9 Things You Need to Know About Building Code Insurance
Building codes change frequently. Building code insurance helps cover the cost of staying up to code.
Also known as ordinance or law coverage, building code insurance covers additional costs you could incur during construction or demolition to keep your property up to code.
It’s easy to overlook building code insurance coverage. In fact, 80% of homeowners have never heard of building code insurance coverage, and many homeowners don’t understand the importance until it’s too late.
Today, we’re explaining everything you need to know about building code insurance coverage and how it works. Here are nine things you need to know about building code upgrade coverage.
How Building Code Upgrade Coverage Works
When you build or repair a property, your contractor’s work needs to be up to city, county and state codes.
Building code upgrade coverage covers the cost of building or repairing property to meet local building code standards.
An ordinary homeowners insurance policy may or may not repair or rebuild your house to code; instead, some standard homeowners insurance only covers the cost of restoring your home to its original state. Other policies cover a percentage of your total insurance or a flat fee for code upgrades. This wording is buried in your policy and often difficult for most people to locate or understand.
If your original home did not align with modern building codes, for example, and half of your home is destroyed in a house fire, then insurance only covers the cost of restoring the original home as it was. It doesn’t cover any additional costs you may incur to meet modern building codes.
To help offset this cost, many homeowners insurance companies offer building code upgrade coverage. If your policy has building code upgrade coverage, then your insurer agrees to cover the cost of repairing or restoring your home to match modern building codes. This pertains to the parts of your home that might not have been damaged, but still need to be upgraded to current code requirements.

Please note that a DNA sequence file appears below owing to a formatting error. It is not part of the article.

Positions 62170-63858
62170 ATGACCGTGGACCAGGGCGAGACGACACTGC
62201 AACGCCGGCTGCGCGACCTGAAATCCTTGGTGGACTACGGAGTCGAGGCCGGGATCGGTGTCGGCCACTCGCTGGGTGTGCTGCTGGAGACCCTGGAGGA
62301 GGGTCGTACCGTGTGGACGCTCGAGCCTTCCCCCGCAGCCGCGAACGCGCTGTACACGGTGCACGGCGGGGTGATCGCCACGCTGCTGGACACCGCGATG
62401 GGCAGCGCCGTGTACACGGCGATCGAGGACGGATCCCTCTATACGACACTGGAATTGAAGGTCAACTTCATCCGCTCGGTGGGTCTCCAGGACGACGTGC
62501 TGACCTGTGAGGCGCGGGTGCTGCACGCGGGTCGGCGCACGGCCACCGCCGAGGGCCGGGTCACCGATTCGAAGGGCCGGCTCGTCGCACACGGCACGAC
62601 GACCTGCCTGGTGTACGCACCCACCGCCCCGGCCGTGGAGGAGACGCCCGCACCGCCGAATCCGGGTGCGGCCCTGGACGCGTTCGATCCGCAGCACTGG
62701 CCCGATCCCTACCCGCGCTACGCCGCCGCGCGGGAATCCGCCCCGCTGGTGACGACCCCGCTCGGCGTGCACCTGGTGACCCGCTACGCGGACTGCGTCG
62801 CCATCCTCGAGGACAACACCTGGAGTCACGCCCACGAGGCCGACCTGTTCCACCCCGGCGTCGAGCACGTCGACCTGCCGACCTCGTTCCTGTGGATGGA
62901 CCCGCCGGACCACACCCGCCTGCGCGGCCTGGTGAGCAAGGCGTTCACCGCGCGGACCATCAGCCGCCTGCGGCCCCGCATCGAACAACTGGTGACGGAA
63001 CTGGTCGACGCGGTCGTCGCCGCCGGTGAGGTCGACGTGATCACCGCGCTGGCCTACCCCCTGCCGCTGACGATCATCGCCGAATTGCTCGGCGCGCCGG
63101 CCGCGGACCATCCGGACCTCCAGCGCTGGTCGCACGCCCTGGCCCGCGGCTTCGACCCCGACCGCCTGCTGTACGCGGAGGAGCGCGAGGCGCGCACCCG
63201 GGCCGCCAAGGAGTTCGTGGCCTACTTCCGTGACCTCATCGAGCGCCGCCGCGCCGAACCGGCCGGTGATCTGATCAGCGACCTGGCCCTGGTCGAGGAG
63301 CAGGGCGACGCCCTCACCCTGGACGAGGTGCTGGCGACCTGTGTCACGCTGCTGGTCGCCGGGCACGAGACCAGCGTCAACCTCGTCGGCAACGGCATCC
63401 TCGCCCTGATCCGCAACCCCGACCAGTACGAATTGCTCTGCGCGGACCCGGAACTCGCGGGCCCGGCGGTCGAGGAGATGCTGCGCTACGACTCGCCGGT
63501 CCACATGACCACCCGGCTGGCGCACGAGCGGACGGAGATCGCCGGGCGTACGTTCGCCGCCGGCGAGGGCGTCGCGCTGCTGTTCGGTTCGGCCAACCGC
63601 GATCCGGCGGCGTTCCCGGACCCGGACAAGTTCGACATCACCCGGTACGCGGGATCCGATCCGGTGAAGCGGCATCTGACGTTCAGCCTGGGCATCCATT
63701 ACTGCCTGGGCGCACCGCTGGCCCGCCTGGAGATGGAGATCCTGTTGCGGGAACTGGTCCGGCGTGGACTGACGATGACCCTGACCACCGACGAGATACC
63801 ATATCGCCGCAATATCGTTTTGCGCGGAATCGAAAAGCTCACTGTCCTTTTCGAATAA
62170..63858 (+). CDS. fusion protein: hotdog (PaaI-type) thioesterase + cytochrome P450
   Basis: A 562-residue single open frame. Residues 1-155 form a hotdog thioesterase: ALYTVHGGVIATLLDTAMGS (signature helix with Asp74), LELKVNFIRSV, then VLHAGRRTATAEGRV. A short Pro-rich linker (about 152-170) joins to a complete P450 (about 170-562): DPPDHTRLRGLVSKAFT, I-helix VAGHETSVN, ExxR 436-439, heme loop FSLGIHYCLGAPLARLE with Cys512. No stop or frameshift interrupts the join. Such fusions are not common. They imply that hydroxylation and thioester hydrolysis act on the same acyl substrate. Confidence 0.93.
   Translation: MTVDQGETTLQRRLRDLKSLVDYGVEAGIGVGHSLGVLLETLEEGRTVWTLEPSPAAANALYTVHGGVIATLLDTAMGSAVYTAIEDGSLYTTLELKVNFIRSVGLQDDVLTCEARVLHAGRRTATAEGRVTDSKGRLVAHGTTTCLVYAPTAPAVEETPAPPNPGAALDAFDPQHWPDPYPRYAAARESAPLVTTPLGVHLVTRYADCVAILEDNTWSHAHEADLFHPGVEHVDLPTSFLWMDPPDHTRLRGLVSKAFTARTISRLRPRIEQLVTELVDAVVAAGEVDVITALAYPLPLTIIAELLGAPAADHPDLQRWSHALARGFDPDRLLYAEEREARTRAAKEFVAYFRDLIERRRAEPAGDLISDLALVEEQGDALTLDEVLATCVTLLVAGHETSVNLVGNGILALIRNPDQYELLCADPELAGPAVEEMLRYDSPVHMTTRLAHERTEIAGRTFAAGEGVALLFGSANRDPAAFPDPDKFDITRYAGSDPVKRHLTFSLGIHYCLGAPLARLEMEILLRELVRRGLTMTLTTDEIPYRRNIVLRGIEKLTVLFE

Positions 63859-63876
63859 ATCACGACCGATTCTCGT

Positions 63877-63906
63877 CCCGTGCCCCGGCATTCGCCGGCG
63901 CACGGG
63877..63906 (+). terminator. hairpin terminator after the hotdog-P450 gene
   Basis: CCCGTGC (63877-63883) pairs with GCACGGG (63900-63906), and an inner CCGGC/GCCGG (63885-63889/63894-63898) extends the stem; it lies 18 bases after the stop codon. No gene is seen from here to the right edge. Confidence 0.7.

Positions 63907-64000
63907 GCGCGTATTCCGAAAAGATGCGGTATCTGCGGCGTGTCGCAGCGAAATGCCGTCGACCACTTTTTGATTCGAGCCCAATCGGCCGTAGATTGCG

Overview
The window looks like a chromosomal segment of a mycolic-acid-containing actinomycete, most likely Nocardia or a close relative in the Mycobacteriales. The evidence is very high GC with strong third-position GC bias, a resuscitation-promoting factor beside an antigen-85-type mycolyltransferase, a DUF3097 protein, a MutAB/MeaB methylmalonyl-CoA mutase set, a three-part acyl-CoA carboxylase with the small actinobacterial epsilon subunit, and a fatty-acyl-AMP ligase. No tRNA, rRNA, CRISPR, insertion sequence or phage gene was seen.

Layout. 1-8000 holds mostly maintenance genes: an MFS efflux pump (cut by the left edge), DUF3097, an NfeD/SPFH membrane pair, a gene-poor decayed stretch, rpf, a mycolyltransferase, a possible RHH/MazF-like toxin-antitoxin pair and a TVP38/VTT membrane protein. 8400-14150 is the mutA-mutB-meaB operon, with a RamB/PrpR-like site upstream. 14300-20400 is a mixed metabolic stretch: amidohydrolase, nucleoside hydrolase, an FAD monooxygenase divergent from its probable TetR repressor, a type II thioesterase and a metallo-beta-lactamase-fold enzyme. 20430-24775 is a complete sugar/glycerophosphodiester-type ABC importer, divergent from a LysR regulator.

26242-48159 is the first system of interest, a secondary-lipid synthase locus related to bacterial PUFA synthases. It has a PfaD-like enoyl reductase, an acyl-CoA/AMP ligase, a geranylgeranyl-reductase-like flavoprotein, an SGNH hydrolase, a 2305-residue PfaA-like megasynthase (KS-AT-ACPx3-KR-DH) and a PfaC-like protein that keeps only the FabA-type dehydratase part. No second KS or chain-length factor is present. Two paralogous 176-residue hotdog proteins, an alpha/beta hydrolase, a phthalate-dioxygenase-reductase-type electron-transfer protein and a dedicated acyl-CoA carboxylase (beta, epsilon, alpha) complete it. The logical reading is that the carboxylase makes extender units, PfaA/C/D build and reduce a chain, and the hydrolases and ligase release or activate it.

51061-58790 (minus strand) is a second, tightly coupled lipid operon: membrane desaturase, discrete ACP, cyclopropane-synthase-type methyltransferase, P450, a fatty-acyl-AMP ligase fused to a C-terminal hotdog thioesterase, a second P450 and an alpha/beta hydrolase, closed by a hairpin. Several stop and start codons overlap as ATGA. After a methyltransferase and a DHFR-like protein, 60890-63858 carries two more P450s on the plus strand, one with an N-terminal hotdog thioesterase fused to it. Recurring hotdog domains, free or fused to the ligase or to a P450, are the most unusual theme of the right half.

Building Code Upgrade Coverage is Popular with Older Homes
If you purchased an older home, then building code upgrade coverage may be worth it. You can get policies with a building code endorsement that raise the standard coverage to a dollar amount that would cover the cost of the code upgrade for important items like electrical, plumbing and HVAC.
A 50-year old home was built during a much different time. Building codes were different. Builders used different materials and abided by different city or state regulations.
If your 50-year old home burns in a fire, then you may need to spend thousands of extra dollars to align your home with modern building codes. Without building code coverage, you would pay these costs out of pocket.
Building code upgrade coverage is less popular on newer homes. If your home was built in the last decade, for example, then building codes are less likely to have changed.
The older your house, the more valuable building coverage upgrade coverage can be.
When Does Building Code Upgrade Coverage Apply?
If your home is damaged or destroyed by a covered peril and you need to bring your home up to code during the repair or rebuild, then you can utilize your building code upgrade coverage.
A “covered peril” is anything that damages your home and is covered by your insurance policy. Fires, storm damage, damage from falling objects, and water damage, for example, are all common covered perils.
Let’s say half of your house is destroyed by a falling tree. Your insurer agrees to repair that side of your home to its original condition. However, that original condition doesn’t align with modern building codes. In this situation, you can use your building code upgrade coverage to cover the additional cost of meeting local building codes.
Building Code Upgrade Coverage Doesn’t Cover Renovations
You could encounter code issues when renovating your home. However, you cannot use building code upgrade coverage to cover renovations to your home.
Building code upgrade coverage only applies in situations where you need to bring your home up to code after a covered peril. If you’re voluntarily choosing to renovate your home and encounter issues with building codes, then you cannot make a claim through building code upgrade coverage.